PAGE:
2011 Iowa Straw Poll
August 14, 2011 by USA Post
2011 Iowa Straw Poll, At camp Saturday Rep. Michele Bachmann, people in line for corn dogs, Frisbee-sized cinnamon rolls, and the possibility of falling into a circus tent with air conditioning for Randy Travis country music to play for one hour.
Former Sen. Rick Santorum of Pennsylvania drew them with homemade peach preserves; former band of Buddy Holly, the Crickets, and bagpipers who played agitation is transmitted directly from Braveheart. Texas Representative Ron Paul had a massive camp right next to the bus parking and barbecue is served in a battalion-sized dining room.
In the end, won the Ames Straw Poll 2011 Bachmann, a political carnival at the campus of Iowa State University has become a test of the media invaded the early strength of the presidential candidates.
Paul, a libertarian with a devoted following, finished a close second, and followed by former Minnesota Gov. Tim Pawlenty, who had enjoyed the event to get traction. Santorum finished fourth.
“This was a wonderful advance to lead the country again,” said Bachmann, also of Minnesota, supporters of ecstasy, standing in front of his campaign bus.
One of the biggest challenges looms the first woman to win the straw poll, with 28.6 percent of the votes of almost 17,000 votes. Gov. Rick Perry of Texas announced his candidacy on Saturday in South Carolina, said it was time to “get America working again”, as voting was under way here. He appeals to the same combination of tea party activists and social conservatives who form the basis of Bachmann, and Texas had the highest rate of employment growth in the country in recent years.
Bachmann could be passed to the attention of the media, donors and activists in the Republican Party to pursue the next big thing.
Perry drew 718 votes in the poll as a write-in, national outdrawing Mitt Romney leading candidate, whose name on the ballot, but did not mount a campaign for the elections.
Pawlenty, meanwhile, was hoping to go further in Iowa, where he spent most of his time campaigning recently.
“Paul had a great second Pawlenty as needed,” said Dennis Goldford, professor of political science at Drake University in Des Moines. “That’s a major stab in the gut. Is it fatal?” The answer, he said, will depend on whether Pawlenty can raise money for the next month.
Santorum was encouraged by his last, after spending 18 days in the state with his family, reaching 68 counties in Iowa and focus on small cities that do not tend to see candidates.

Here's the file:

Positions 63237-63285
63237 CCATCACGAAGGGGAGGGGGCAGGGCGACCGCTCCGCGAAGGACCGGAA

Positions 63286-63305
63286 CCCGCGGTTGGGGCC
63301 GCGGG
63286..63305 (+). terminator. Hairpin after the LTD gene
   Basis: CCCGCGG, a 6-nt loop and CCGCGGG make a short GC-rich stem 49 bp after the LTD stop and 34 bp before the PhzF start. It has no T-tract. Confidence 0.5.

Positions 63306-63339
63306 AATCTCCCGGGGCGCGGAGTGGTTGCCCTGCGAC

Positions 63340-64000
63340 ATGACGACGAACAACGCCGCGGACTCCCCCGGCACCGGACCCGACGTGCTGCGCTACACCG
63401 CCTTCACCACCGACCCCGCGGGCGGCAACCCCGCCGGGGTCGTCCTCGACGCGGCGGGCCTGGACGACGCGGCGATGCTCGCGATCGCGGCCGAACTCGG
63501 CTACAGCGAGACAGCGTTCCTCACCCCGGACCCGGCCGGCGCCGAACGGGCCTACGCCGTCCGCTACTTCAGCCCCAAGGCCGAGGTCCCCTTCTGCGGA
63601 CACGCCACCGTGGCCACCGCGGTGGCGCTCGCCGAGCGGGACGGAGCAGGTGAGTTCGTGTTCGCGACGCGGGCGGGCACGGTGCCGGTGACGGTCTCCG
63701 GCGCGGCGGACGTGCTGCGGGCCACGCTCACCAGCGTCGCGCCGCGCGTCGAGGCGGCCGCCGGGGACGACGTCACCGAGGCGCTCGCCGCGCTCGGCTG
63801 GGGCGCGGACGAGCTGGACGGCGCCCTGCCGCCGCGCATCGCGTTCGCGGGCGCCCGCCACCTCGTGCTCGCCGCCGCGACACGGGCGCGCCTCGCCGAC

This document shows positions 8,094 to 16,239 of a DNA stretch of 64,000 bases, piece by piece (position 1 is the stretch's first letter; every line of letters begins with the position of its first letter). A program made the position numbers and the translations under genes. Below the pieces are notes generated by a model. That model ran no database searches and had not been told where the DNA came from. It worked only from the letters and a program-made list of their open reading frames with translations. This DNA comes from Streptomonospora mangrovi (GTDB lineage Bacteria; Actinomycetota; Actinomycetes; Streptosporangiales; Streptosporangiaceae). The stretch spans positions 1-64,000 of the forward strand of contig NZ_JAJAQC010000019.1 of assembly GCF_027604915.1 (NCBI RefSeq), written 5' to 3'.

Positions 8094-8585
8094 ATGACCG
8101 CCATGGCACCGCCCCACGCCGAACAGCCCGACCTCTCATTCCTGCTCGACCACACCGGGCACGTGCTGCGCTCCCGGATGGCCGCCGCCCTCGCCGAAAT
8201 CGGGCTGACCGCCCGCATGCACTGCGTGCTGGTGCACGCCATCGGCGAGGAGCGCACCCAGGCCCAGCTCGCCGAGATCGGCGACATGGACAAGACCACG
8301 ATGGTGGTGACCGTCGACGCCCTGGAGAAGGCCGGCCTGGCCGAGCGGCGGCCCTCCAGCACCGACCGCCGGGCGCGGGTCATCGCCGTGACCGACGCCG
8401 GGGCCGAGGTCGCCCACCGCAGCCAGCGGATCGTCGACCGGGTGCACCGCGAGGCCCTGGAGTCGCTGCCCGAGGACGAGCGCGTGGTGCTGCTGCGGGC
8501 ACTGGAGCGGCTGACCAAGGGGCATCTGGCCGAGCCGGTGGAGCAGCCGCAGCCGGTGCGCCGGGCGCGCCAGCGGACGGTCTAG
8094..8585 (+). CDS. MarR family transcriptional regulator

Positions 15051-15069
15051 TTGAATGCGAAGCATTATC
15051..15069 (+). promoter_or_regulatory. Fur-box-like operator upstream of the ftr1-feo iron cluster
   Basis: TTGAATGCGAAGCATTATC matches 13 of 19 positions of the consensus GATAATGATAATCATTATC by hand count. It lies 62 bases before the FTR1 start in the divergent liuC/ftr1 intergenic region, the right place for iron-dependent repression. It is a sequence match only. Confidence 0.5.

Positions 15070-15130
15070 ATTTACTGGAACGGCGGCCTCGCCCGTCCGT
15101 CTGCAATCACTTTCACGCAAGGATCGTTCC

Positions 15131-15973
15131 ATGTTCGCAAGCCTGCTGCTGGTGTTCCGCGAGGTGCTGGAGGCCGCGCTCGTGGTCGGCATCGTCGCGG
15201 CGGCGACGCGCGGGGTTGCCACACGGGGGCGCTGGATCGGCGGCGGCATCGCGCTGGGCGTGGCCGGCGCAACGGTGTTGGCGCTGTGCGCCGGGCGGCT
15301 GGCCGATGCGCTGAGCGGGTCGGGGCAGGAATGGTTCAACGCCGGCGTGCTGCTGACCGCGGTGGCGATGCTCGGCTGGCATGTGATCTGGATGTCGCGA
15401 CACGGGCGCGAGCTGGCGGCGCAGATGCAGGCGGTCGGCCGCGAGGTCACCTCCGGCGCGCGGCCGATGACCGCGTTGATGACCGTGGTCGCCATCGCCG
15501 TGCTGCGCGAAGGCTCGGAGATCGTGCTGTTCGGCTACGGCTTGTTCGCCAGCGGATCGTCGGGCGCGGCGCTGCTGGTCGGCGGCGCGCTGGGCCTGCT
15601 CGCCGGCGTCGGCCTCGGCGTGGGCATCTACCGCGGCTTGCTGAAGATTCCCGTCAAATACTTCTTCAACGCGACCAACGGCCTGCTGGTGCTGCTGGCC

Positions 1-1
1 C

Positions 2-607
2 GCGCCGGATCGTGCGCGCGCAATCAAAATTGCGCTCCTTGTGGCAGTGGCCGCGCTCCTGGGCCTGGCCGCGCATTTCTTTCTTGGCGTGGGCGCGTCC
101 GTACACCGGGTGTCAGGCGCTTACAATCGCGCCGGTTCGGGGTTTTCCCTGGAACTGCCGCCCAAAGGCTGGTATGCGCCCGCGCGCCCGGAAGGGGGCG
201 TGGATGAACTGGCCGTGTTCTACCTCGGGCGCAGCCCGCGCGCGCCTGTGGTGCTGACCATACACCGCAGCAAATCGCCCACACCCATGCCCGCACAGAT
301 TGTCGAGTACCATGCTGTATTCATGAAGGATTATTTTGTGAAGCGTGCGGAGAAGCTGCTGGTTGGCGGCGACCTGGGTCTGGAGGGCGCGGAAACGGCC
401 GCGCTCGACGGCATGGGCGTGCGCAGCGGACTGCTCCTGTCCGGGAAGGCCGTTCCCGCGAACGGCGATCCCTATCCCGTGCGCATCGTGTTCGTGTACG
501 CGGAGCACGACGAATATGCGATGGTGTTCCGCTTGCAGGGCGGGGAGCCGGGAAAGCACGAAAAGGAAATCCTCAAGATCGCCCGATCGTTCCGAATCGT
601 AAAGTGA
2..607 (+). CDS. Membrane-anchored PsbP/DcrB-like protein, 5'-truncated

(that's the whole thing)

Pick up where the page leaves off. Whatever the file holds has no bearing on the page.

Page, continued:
“I feel great,” said Santorum. “The candidates who finished above us and each spent more than 1 million and had great field operations came…. David with Goliath and he did so bad.”
He predicted it was “like a good wine,” compared with candidates who finished ahead of him.
Polling is a strange beast, created to raise funds for the Iowa GOP Vote-buying is encouraged. Candidates pay tens of thousands of dollars for the retail space in the gardens, and ticket sales and 30 of his supporters to attend and vote. The campaigns also offer tours by bus from cities around the state, as people listened to the entertainment tents of the candidates, the volunteers were reminded to vote and gave the departure times of the different bus lines.
Iowa Governor Terry Branstad said the poll had helped finance the party successful careers in the state legislature in the past. “This is the state Senate” in 2012, he said. Democrats now control the Iowa Senate, 26-24.
Agree that all politics is local, Sue Dvorsky Iowa Democratic chairman said his party’s efforts to stay in the Senate – the Republican Party has the house and the governor’s office – that will boost efforts to organize an Obama presidency in the general election.
Democratic activists want to avoid what happened in the vicinity of Wisconsin, where Republican Gov. Scott Walker, with his party in control of the legislature, devoid of collective bargaining rights of public employees.
“This is not a matter of getting the old band together,” says Dvorsky. “Base D-Iowa, is ready to go.’re Nervous.”
Laurie Adams voted for Pawlenty, his hand marked with black Sharpie to indicate that his identification had been checked and had cast their ballots.
“It’s the most eligible,” said Adams, who works for a campus ministry at Iowa State. “Governors tend to have the credibility of a little more congressmen. I loved what Michele Bachmann had to say, though. It’s a shame they’ve been hot on the heels of others.”
Dennis Bahls was not going to attend the straw poll, but decided to take a walk with a friend who had become that of Paul.
“Ron Paul is a constitutional person,” said Bahls, Elkader, a city in the northeast corner of Iowa, “I agree with what we got too involved with other countries. We have to take care of home first. There is no public debt so I am really afraid for my children and grandchildren. ”
John Harvey, 76, a retired teacher who advises homeschoolers, said support Bachmann because she is a “base fine lady with her head on straight.” He added, “There is fear and not run.”
Burtmier Don said he was impressed by the evangelical Christian faith open to Bachmann.
“She represents the God who started this country, and that’s what we need,” said Burtmier, 64, Des Moines. “We have lost God, and that is why we are going down…. She promotes laws based on divine principles.”
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